How to watch TV with your kids
Many families are still feeling the effects of the economic downturn. For those families, watching television together is an inexpensive alternative to going to the movies. And television viewing can be a great time for families to bond over shared laught
Many families are still feeling the effects of the economic downturn. For those families, watching television together is an inexpensive alternative to going to the movies. And television viewing can be a great time for families to bond over shared laughter, thrilling performances or heroic adventures. I still remember as a child looking forward to Thursday nights when my parents and siblings and I would all watch “The Cosby Show” together and laugh until our sides hurt.
In fact, television viewing is an activity that’s best shared with your child. The child will get more from the experience, and it gives you an opportunity to control what kind content he sees. And that’s true whether your child is 5 or 15.
Here are a few tips to make your family TV viewing fun, safe, and rewarding for you and your child.
- Plan in advance what shows you both want to watch together – Planning is essential. Do your research. Find out what the show is about and what you can expect before you sit down to watch. Read reviews and search the Parents Television Council’s “Family Guide,” for information about the volume and degree of sexual content, violence, or profanity in the program. The Family Guide is a great resource to help you sort out what shows will be appropriate for your family to watch. Perhaps you choose a show one night, and then let your kids choose another show a different night.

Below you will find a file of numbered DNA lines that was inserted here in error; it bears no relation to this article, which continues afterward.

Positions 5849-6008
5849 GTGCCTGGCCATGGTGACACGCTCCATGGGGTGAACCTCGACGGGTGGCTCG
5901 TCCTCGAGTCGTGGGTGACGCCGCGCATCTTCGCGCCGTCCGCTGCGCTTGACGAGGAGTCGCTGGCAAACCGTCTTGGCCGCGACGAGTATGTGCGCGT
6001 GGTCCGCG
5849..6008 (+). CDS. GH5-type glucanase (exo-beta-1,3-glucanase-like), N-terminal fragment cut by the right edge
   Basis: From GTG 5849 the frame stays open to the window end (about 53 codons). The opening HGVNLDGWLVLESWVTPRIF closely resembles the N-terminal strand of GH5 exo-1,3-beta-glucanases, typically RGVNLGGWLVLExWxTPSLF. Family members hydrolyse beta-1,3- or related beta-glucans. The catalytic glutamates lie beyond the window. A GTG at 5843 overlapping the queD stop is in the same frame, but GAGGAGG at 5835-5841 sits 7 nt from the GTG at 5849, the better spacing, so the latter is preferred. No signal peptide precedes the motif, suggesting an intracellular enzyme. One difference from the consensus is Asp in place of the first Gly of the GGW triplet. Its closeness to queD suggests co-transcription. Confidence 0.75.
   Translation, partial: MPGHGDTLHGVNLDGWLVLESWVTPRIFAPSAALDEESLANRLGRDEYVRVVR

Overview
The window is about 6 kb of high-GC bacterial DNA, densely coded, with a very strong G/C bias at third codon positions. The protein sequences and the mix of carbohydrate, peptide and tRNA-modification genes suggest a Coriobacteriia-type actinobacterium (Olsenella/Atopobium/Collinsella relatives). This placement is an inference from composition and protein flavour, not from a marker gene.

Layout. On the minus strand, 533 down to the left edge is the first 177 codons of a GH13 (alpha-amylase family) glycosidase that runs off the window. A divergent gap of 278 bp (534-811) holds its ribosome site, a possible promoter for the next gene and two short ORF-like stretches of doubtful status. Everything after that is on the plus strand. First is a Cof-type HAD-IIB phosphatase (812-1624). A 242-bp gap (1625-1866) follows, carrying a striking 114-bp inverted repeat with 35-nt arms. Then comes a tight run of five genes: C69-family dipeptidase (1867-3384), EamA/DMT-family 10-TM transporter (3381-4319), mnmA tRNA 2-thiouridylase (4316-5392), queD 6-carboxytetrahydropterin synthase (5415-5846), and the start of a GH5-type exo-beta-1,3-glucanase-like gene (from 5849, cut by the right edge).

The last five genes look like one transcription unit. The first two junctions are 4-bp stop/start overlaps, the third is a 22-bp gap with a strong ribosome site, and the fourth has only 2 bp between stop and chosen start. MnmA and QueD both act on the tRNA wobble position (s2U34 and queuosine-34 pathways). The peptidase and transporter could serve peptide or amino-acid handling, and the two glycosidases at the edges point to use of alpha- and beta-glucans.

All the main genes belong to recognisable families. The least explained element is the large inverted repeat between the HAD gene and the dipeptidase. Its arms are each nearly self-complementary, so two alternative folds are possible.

- Pay attention to the TV ratings – Not sure what a TV-14 rating means? Ratings aren’t what they used to be and parents have to be careful. Broadcast TV shows are never rated TV-MA (for mature audiences), and some cable TV shows are (“The Walking Dead,” for instance). More adult content can be found on TV-14 rated broadcast TV shows, so keep that in mind as you choose your show.
- Don’t assume that because a show is rated PG, it’s okay for your family – Parents can often be caught off guard by adult content found on TV-PG rated shows. A recent PTC study found 10.8 instances of adult content per hour on PG-rated shows. That means that your child would be exposed to adult content every five and a half minutes; and some of that adult content includes intense violence, such as mutilation, dismemberment, decapitation, violent drugging, animal abuse, animal violence, bloodshed, electrocution, graphic depictions, and graphic descriptions. Here again, it’s important to do your research and find out what the program is all about before you allow your child to watch.
- Make the popcorn and settle in – It’s great to get snuggle time in with your kids. Make the time watching the show together count. Grab a snack and kick back.
- Be an active viewer – Even if you’ve done your research, you may still be caught off-guard by inappropriate content within the program or in a commercial. Make sure you’ve got the remote in hand so you can skip over the content or quickly change the channel, and use that opportunity to talk to your child about what they saw, why you felt it was inappropriate. As children get older, especially, we tend to assume their peers exert more influence than we do, but that’s not true. Our kids still look to us first as an example, so be willing to share your values and talk about tough issues like violence or teen sex when it’s appropriate.
- Talk about what you saw – This is especially true if you have school-aged children. You can use lessons learned on the TV show to have meaningful discussions about issues that are relevant to their lives in a way they can relate to and understand. TV shows can be an opportunity to learn about something new and that can give you another way to engage and connect with your child, and to even learn something new yourself.
Want to learn more? Melissa Henson blogs at the Parents Television Council’s TV Watchdog Blog: ww.parentstv.org/blog. Give her a shout! The Parents Television Council is a nonpartisan education organization advocating responsible entertainment.